Aloe Vera for Psoriasis

Aloe Vera for Psoriasis
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Aloe gel is put to the test head-to-head versus steroids against the chronic inflammatory skin disease psoriasis.

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Below is an approximation of this video’s audio content. To see any graphs, charts, graphics, images, and quotes to which Dr. Greger may be referring, watch the above video.

Psoriasis is a chronic, inflammatory skin disease that affects about one in 40 people, making it “one of the most frequent chronic skin diseases worldwide.” There’s lots of drugs for it, some of which cost more than $100,000 a year to get a response. There are cheaper drugs like cyclosporine, but it carries the “long-term risk of [kidney damage], hypertension, and malignancies.” The drug can cause cancer; kidney toxicity in “more than 50% of the patients” treated long-term; and, in terms of risk of malignancies, up to 42 times the rate of cancer. And, it doesn’t even work that well, keeping the disease at bay in a little more than half of patients over a four-month period. There’s got to be a better way.

What about plants? “Topical botanical agents for the treatment of psoriasis.” Well, aloe vera gel is said to possess “anti-inflammatory, anti-[itching], and wound-healing properties.” Yeah, but as I described before, when it was put to the test for wound healing, it actually made things worse. “[T]he exploitation of aloe preparations has been accompanied too often by misinformation and exaggerated claims,” but there is some “impressive” evidence. For example, to test its anti-inflammatory properties, it was tested head-to-head against steroids for mustard gas exposure.

Mustard gas is probably the most popular chemical warfare agent, starting in World War I. The last widespread military use was in the 80s during the Iraq-Iran war, with more than 100,000 exposed and many “still suffering from the long-term complications,” predominantly itching. Even decades after surviving a gas attack, 70% to 90% are still suffering.

Topical steroids are the most frequently administered medications, and they help. But long-term use “is not recommended, and is associated with” a variety of side effects. Therefore, how about safer agents, like aloe vera?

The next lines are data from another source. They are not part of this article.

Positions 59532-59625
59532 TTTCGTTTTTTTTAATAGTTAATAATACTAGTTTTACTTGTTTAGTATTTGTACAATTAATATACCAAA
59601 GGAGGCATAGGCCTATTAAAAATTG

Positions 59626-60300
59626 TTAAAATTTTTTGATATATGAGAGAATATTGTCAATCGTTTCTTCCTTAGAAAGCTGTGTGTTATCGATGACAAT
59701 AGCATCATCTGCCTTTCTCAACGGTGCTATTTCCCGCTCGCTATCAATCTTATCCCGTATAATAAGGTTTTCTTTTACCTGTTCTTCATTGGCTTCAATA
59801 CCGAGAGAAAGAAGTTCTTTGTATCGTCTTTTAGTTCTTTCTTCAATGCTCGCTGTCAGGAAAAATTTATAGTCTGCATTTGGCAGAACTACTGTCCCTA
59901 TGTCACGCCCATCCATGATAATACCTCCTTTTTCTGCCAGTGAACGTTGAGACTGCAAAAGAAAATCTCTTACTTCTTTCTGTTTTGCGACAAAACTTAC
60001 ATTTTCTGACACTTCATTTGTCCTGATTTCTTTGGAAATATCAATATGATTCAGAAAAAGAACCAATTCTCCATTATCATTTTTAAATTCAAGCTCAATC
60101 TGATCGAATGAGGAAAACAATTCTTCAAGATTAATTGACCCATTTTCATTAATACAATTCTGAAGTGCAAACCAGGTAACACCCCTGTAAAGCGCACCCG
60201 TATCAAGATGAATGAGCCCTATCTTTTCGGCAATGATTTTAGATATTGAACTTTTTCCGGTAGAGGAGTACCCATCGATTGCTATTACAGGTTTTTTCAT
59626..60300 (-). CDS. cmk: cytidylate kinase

“Sixty-seven…chemical warfare-injured [vets] were randomized to apply an [aloe] vera/olive oil cream” or the steroids, and the aloe vera mixture appeared to work as well as the drug.

Okay; well then, let’s give it a try for the management of psoriasis. By the end of the month-long study, the aloe vera cream had cured 83% of the patients, compared to the placebo cure rate of less than 10%, “resulting in significant clearance of the psoriatic plaque” skin lesions.

All right, but that’s compared to an inactive placebo. How about compared to steroids? Aloe was found to be “more effective…in reducing the clinical symptoms.” Like taking this nasty belly button and clearing the itchy, scaly rash away.

Here’s another beautiful sequence of before-and-after pictures, but in this case, this may have very well been the placebo treatment. In this “double-blind, placebo-controlled study of a commercial Aloe vera gel in the treatment of slight to moderate psoriasis,” things got better in 70% of the aloe-treated sites, but 80% of the placebo-treated areas improved. The placebo beat out the aloe. “[T]he high response rate of [the] placebo [gel] indicated a possible effect in its own right.” The placebo was just basically xanthan gum and water, and they were like, hey, instead of aloe failing, maybe xanthan gum just works, too!

All in all, the “[r]esults on the effectiveness [of aloe vera] for psoriasis are contradictory.” But applying it on the skin appears safe, so I figure why not give it a try.

Please consider volunteering to help out on the site.

Image credit: Lovesevenforty via Pixabay. Image has been modified.

Motion graphics by Avocado Video.

Below is an approximation of this video’s audio content. To see any graphs, charts, graphics, images, and quotes to which Dr. Greger may be referring, watch the above video.